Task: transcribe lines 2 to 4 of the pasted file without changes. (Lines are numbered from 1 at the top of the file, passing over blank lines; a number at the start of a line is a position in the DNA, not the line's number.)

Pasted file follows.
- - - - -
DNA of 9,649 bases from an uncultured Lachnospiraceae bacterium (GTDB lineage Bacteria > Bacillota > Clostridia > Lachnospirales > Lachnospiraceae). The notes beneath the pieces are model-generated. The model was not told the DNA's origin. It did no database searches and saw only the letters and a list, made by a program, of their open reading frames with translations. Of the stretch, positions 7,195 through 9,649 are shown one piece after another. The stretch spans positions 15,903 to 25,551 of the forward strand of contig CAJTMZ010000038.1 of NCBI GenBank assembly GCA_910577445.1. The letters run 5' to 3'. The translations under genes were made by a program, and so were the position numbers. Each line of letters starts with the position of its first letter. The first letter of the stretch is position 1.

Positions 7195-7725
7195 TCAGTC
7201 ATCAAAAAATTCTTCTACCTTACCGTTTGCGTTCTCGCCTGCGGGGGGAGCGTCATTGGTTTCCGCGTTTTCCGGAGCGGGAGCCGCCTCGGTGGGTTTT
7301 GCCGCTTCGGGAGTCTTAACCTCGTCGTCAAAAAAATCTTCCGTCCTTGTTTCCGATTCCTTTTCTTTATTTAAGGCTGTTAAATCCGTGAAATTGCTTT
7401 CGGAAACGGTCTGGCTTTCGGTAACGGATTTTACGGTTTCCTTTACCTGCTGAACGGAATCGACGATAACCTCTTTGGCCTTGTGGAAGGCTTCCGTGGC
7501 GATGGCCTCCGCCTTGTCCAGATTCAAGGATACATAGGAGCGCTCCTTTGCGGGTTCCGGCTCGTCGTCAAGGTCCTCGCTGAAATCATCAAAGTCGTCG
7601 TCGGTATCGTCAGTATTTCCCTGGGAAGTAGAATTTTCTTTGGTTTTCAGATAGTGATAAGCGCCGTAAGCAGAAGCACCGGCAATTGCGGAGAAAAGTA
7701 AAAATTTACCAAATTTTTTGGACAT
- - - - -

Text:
Positions 7195-7725
7195 TCAGTC
7201 ATCAAAAAATTCTTCTACCTTACCGTTTGCGTTCTCGCCTGCGGGGGGAGCGTCATTGGTTTCCGCGTTTTCCGGAGCGGGAGCCGCCTCGGTGGGTTTT